sand and forty, eight hundred and five thousand five 
hundred and five, six hundred and seven thousand seven 
hundred and seventy. 

10. Write in figures five hundred and forty-three 
thousand two hundred and two, one hundred and 
ninety-fiix thousand six hundred and nine, five hun- 
dred thousand and sixty-seven, four hundred thousand 
and six. 

11. Write in words 711,560 ; 440,010 ; 550,805 ; 770,076. 

12. Write in words 647,032 ; 546,607 ; 607,006 ; 600,003. 

MILLIONS. 

13. The third period of figures is c&Hedmilliom, 

14. A miUion is a thousand thousand. 



16 NOTATION AND NUMERATION. 

15. The third period consists of millions, ten-milliona 
and hundred-millions. Thus we write — 

3 million 600 thousand and 65 3,600,065 

17 million 420 thousand 642 17,420,642 

45 million 316 thousand 718 45,316,718 

264 million 376 thousand 945 264,376,945 

740 million 360 thousand and 80 740,360,080 

700 million 300 thousand and 6 700,300,006 

EXERCISE. 

1. Write in figures one hundred and seventy-eight 
thousand nine hundred and sixteen, one hundred and 
eighty-seven thousand five hundred and sixty. 

2. Write in figures six million seven hundred and 
sixty-three thousand four hundred and twenty-one, eigh- 
teen million seven hundred and sixteen thousand seven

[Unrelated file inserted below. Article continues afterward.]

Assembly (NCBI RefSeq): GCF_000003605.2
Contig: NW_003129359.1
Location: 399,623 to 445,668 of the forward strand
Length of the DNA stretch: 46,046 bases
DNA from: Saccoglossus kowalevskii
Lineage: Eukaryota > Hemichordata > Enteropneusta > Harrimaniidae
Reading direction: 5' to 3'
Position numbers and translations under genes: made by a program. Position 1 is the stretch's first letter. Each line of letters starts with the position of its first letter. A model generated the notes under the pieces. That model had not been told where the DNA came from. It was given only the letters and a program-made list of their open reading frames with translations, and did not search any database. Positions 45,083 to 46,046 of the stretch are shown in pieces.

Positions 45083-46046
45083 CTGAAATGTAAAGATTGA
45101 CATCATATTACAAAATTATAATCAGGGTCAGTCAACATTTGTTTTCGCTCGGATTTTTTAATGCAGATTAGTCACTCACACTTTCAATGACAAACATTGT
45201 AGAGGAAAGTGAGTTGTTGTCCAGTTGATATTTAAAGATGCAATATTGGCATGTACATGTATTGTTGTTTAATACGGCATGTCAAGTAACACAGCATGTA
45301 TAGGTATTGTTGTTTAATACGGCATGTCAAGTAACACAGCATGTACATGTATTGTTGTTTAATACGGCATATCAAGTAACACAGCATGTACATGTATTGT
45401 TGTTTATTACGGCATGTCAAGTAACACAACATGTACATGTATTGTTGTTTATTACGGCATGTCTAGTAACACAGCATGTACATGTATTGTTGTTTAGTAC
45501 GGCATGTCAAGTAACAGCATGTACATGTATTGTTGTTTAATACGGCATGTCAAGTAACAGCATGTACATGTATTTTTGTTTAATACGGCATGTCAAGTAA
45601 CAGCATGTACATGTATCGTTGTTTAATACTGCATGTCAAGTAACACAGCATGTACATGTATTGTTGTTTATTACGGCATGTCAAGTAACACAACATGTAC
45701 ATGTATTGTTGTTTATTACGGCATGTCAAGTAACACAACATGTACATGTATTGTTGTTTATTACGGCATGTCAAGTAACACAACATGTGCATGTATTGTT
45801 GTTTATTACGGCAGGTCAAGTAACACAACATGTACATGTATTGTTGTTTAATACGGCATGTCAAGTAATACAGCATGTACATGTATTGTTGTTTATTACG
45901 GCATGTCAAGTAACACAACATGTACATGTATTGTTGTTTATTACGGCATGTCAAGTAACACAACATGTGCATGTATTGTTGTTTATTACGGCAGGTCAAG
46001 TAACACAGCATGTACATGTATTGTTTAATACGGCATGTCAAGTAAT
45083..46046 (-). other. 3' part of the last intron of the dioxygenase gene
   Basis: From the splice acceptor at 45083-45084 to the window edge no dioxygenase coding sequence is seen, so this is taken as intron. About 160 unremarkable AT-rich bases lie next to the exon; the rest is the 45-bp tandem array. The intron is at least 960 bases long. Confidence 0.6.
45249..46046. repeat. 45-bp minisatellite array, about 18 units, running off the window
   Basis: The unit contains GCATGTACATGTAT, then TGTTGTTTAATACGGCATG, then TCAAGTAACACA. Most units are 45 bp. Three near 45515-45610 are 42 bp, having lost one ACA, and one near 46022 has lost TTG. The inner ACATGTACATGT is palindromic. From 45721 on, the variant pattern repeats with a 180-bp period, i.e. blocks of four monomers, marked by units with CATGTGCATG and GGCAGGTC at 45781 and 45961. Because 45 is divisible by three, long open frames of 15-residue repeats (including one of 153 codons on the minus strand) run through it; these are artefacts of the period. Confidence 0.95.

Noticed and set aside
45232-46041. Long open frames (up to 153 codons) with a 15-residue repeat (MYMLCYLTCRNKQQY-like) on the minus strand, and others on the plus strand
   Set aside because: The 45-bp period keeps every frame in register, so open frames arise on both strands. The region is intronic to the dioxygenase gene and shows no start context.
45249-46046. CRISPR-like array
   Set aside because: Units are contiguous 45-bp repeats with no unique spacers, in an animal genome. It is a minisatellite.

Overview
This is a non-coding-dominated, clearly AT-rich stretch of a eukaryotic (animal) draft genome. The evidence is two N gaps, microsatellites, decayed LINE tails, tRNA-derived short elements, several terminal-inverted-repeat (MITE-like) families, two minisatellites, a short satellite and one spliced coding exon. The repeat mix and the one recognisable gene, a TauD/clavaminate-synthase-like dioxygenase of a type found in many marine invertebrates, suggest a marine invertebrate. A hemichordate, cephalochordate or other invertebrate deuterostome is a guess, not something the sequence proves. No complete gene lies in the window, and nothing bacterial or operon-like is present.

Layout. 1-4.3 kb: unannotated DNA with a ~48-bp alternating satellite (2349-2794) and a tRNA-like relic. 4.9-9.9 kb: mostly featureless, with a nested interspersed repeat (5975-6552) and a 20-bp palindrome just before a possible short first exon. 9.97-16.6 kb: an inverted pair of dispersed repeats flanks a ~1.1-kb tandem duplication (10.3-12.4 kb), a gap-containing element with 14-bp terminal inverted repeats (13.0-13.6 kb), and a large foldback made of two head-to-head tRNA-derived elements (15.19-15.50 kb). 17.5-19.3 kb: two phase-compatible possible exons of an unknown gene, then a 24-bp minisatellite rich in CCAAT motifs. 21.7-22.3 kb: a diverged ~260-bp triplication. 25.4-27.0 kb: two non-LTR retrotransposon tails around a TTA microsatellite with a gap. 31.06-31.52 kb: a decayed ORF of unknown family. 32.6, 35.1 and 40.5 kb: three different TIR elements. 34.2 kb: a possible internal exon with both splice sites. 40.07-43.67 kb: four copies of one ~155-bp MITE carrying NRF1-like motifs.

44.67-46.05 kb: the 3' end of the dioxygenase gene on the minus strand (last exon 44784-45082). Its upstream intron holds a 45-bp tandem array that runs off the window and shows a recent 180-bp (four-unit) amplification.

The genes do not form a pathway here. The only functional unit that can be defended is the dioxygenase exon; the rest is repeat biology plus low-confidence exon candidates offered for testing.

hundred and fourteen. 

3. Write in words 967,478 ; 875,642. 

4. Write in words 7,843,617 ; 15,673,424. 

5. Write in figures one hundred and eighty-seven mil- 
lion six hundred and forty-five thousand six hundred and 
six, seven hundred and forty-three million eight hundred 
thousand six hundred and five. 

6. Write in figures six hundred million seven hundred 
and fifteen thousand and fifteen, eight hundred and sev- 
enty-seven million four hundred and three thousand six 
hundred and six. 

7. Write in words 244,707,644 ; 873,600,707. 

8. Write in words 705,604,403 ; 700,600,006. 

9. Name the periods in order from the right. 
10. Name the places in order fix)m the right. 



NOTATION AND NUMERATION. 17 

TABLE. 

• 

m a 

pkmods, J i a 

^ ^ 
y y ' ^ , ' ^ y ' 

74 6, 68 3, 726 

§ S 

Places. I J ^ I ^ jf 

1 1 f "i I 1 "S 

WhSWhhWhP 

10 units are 1 ten. 

10 tens. " 1 hundred. 

10 hundreds " 1 thousand. 

10 thousands " 1 ten-thousand. 

1 ten-thousands " 1 hundred-thousand. 

10 hundred-thousands. " 1 million. 

10 millions " 1 ten-million. 

10 ten-millions " 1 hundred-million. 

16. A Unit is one or a single thing. 

17. A Number is one or more units. 

18. A whole number — as, 1, 3, 4, etc.-^is called an 

Integer, 

19. Arithmetic is the science of numbers and the art 
of computing by them. 

20. Notation is the art of writing or expressing num- 
bers by figures or letters. 

21. Numeration is the art of reading numbers. 

22. Figures have two values, simple and local. 

23. The simple value of a figure is the value when it 
stands alone. 

2* B 



18 NOTATION AND NUMERATION. 

24. The local value of a figure is the value given it by